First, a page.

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Volume 65 / Social Sciences

ANTHROPOLOGY: ETHNOLOGY: South America: Highlands

ANDREW ORTA, Associate Professor of Anthropology, University of Illinois at Urbana-Champaign

THE SELECTION OF WORKS FOR THIS SECTION of the Handbook reflect the complementarity of two recently established trends in regional ethnography. On the one hand are studies documenting the unfolding impact of a set of coordinated processes deriving from democratization, neoliberal economic and politic reforms, as well as burgeoning indigenous movements in all of the Andean nations. On the other hand is the increasing representation of indigenous scholars engaged in research that documents and often participates in these developments.

Recent years have seen the publication of subtle ethnographies of now advanced neoliberal societies. Side-by-side, these works set in relief some of the comparative dimensions of turn-of-the-century developments in the region. Gustafson's excellent monograph, focused on bilingual education in Bolivia, points to themes of education and literacy as spaces for the unfolding of interculturalism and related forms of cultural decolonization (item #bi2009004725#; see also item #bi2008004167#). Informative assessments of decades of sociopolitical changes, often linked to shifting models of local participation in development planning, are available for Bolivia (item #bi2008004144#), Ecuador (item #bi2008004124#), and Peru (items #bi2008004157# and #bi2008000675#). The positioning and repositioning of indigenous territorial claims and practices in new national policy contexts concerned with the management of national environmental and cultural resources is evident in cases from Colombia (item #bi2009002574#) and Peru (item #bi2009004415#). Other studies annotated here examine the history of indigenous political mobilization in contexts of shifting state policies fostering official multiculturalism (items #bi2006000481#, #bi2008001040#, #bi2008000620#, and #bi2008002834#).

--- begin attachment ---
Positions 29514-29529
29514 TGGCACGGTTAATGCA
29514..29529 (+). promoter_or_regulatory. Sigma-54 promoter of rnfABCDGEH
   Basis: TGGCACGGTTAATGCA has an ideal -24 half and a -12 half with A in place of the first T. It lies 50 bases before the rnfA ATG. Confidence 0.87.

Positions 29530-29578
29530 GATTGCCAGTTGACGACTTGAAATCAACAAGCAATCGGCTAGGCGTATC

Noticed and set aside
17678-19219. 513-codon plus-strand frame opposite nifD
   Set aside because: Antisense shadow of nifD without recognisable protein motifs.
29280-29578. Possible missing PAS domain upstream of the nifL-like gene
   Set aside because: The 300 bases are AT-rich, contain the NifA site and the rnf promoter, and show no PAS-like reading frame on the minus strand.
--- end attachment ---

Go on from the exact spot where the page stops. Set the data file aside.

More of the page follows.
The best of these studies begin to unsettle classical binary constructions of top-down state power and indigenous resistance. Zapata (item #bi2008002834#), for instance, draws attention to a "new Indian subject" in Chile, positioned as an engaged national citizen (see also item #bi2008004123#). Gustafson similarly complicates critical dismissals of official multiculturalisms as co-opting indigenous rights movements, suggesting that the compromises and partial victories achieved by his Guarani consultants working within the parameters of the Bolivian educational reform should be seen not as a failure to escape from the state, but rather as steps toward an alternative Guarani imagining of the Bolivian state. The flexibility of indigenous institutions across a range of social, political, and economic environments throughout the history and geography of the Andean region remains a salient regionalist lesson today (items #bi2007000413# and #bi2008004144#). Colloredo-Mansfeld's re-examination of the highlands "community" is a particularly notable contribution to this discussion (item #bi2009004726#).